Friday, July 01, 2005

On Being Short-Sighted

I've been short-sighted since around the eighth grade, when my piano teacher, Mrs. Lamont, noticed that I was having to squint a lot to see the notes during my practice sessions. I wish I had the vision now that I had then; I could probably get along pretty well now with my vision from those days. My vision now is pretty bad and getting worse. I can barely see things up close without having to take my glasses off, even with graduated lenses (a fancy version of bifocals). It's a pain, though during Christmas the view of a Christmas tree without my glasses is pretty nice; little lights become huge puff-balls of color, but that's pretty much the highlight of having degenerating sight.

As time has gone along, my prescriptions have gotten stronger and stronger, though luckily technology has kept up to some degree. The newer plastic lenses are lighter and much thinner than comparative glass lenses would have been and the new titanium-alloy "memory" frames are wonderful. The biggest thing I have to worry about now is keeping the lenses clean, since if I just wipe them off with any old thing sitting around, a tissue or shirt, the various non-glare, UV-resistant coatings will scratch off. I have to use a cleaning solution and a microfiber cloth to keep the lenses in good shape from year to year. The optical health policy I have through the State allows an examination every year, new lenses once a year and new frames every two years. I've managed to get a pair of prescription sunglasses and a pair of regular glasses in the deal and trade off on the new lenses every year. The frames I have now will last me a while, I think, and are worth the extra money I have to pay to get them over and above the policy allowance (the standard pair probably look like the ones the military hands out to privates in boot camp).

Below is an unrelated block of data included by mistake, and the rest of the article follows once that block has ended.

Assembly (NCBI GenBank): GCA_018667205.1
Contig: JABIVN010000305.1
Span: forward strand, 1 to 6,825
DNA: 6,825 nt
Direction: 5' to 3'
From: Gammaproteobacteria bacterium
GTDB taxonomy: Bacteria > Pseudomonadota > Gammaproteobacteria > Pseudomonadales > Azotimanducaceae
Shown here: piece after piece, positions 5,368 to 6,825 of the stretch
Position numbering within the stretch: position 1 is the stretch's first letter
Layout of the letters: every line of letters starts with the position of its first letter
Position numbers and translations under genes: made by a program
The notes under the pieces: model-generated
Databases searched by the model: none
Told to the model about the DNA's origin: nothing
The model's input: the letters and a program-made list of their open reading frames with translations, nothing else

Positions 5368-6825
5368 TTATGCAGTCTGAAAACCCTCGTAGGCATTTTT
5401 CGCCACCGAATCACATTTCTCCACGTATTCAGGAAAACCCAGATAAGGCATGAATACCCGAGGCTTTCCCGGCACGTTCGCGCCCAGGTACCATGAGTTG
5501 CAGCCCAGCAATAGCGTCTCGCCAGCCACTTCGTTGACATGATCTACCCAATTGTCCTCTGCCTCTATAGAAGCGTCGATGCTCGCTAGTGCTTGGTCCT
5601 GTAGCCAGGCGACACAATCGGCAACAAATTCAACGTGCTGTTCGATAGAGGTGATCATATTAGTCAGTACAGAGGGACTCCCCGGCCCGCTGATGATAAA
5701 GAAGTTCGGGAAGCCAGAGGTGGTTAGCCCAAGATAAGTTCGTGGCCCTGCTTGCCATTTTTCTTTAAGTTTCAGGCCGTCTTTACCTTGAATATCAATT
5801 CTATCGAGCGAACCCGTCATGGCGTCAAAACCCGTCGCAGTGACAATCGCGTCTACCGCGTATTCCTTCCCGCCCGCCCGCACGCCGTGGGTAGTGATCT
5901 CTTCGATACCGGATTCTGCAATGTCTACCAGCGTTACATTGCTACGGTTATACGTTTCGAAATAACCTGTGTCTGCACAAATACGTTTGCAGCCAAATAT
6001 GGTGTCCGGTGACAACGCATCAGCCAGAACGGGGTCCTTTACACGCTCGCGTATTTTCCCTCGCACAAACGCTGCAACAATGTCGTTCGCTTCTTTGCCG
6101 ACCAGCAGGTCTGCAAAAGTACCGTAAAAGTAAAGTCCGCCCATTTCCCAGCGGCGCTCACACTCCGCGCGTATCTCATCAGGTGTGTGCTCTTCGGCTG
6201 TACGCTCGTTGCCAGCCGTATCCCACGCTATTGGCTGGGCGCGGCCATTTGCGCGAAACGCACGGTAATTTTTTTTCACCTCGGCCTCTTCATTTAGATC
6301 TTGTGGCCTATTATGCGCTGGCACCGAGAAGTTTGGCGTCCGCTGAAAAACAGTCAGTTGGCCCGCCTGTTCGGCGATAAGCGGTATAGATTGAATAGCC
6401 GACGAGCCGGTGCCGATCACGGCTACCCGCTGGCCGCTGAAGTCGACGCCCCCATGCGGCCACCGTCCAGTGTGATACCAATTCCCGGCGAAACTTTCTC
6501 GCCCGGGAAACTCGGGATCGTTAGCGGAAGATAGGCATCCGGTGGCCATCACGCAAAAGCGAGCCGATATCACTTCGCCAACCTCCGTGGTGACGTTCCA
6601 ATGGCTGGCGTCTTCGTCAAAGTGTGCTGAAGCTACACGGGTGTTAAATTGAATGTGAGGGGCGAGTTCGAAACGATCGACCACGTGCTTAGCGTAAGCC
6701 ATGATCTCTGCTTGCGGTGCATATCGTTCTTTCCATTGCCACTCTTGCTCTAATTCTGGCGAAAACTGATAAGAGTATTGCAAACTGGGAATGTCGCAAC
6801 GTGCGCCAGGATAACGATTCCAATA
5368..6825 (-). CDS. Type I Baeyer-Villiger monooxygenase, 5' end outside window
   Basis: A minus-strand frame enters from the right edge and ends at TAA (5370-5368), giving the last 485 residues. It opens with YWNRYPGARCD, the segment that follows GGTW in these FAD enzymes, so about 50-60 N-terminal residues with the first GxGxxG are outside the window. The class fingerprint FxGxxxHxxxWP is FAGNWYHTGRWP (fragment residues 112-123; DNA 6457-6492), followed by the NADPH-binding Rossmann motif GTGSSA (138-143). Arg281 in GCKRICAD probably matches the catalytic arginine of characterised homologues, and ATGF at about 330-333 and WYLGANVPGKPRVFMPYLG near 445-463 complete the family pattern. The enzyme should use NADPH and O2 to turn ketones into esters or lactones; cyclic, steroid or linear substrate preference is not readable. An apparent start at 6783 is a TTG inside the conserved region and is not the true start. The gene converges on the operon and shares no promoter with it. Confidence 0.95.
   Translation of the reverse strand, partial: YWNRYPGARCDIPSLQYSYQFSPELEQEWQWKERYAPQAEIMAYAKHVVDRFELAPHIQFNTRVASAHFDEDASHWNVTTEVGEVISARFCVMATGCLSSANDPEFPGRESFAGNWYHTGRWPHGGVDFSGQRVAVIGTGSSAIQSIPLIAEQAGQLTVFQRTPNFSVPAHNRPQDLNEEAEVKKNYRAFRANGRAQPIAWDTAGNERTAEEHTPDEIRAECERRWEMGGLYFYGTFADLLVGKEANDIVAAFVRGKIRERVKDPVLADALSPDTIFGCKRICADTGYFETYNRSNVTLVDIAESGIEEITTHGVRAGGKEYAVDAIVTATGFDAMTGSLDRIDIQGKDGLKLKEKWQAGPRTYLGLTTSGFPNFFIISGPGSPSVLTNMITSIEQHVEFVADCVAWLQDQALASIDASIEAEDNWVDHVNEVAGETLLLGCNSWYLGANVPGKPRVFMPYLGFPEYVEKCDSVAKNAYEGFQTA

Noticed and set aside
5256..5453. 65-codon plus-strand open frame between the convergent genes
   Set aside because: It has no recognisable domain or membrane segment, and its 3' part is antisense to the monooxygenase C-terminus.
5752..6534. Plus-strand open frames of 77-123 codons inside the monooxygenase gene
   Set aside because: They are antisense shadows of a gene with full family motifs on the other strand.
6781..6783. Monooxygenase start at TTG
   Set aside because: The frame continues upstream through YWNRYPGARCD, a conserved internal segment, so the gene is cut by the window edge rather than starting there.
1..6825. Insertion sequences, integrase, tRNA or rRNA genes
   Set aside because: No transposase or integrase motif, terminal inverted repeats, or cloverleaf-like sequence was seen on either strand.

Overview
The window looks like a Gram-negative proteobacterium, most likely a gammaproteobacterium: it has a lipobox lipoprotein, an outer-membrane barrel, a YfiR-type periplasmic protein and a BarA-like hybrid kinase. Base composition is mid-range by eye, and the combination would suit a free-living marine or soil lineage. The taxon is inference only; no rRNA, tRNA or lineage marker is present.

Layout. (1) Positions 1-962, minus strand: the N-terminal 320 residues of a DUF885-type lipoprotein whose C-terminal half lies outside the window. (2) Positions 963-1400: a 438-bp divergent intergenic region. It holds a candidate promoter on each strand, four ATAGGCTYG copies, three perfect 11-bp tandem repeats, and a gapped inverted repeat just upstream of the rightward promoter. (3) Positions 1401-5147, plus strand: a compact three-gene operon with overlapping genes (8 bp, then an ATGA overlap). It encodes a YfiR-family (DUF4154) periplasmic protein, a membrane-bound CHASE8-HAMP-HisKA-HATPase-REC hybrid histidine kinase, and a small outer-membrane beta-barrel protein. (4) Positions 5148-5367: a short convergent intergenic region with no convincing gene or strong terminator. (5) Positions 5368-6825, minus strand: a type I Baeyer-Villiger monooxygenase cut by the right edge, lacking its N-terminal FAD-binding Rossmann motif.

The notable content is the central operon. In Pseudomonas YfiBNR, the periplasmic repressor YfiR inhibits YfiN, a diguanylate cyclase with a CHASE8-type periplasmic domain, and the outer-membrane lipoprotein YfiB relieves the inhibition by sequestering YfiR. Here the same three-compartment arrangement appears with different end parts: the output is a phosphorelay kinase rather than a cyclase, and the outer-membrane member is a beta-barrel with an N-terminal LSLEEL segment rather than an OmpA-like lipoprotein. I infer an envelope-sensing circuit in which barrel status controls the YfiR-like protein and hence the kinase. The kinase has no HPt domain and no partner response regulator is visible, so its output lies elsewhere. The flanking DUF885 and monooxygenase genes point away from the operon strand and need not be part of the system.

I'm more worried about the short-sightedness I'm seeing in our county nowadays, however. We seem to be so foolish and thinking only about the hear and now, not what'll happen ten, fifteen or thirty years down the road. Oil prices, race relations, educational costs and foreign policy matters all seem to be headed down paths that, while not bad now, will be terrible in the future. I hate to think what life will be like for my daughters when they are my age if things keep going the way they are.

I suppose the short-sightedness on the national level is a reflection of our personal myopia. I deal with criminals (and people who, for whatever reason, commit crimes; for the record, there IS a difference between someone who is occasionally stupid and someone who commits crimes for a living) and am constantly amazed at the disconnect in a person's brain between their actions and the resultant consequences. Yes, committing crimes USUALLY does result in being arrested or having to appear in court and getting sentenced to pay money, do time in jail or in some other fashion having your liberties curtailed, but this fact doesn't seem to register on the folks I have to deal with.

It gets worse; why do you think there's rampant sexually transmitted diseases out there? Why do you think people don't invest for emergencies or for their retirement and get surprised by having to eat Alpo when bad things happen? Why did a lot of people only invest in Enron? Why do people smoke, drink alcohol to excess and do drugs, illegal or not? Because they aren't seeing much beyond the end of their nose philosophically; they are taking the quick and easy route, the road that they can't see ends up going off the sheer cliff of disaster.

Sometimes, such myoptic behavior patterns stem from desperation, when people take the first rope handed to them from the other side of the cliff, not realizing that the rope leads to the OTHER side of the cliff and equally dire consequences. Those folks I have a little bit better regards for, since they are dancing as fast as they can. It's the people that keep making bad decisions because they won't stop to think before they leap over the cliff that drive me crazy; they should be able to see the rocks and broken glass on the other side, but something else is driving them to do the stupid thing. I wish I knew what it was, since at least it would keep my frustration level down a bit when I have to deal with them.

I know that emotion carries some of the blame for our actions, when we haven't trained ourselves to think before jumping into the abyss. I've cut loose sometimes with family and others when I shouldn't have and been immediately sorry. Sometimes it is only with twenty-twenty hindsight that we see where we screwed up. Too bad they can't make corrective lenses for THAT.

1 comment:

Kacey said...

AARGH! I hate being near-sighted! Have worn corrective lenses for over half my life. Can anyone say "laser surgery?"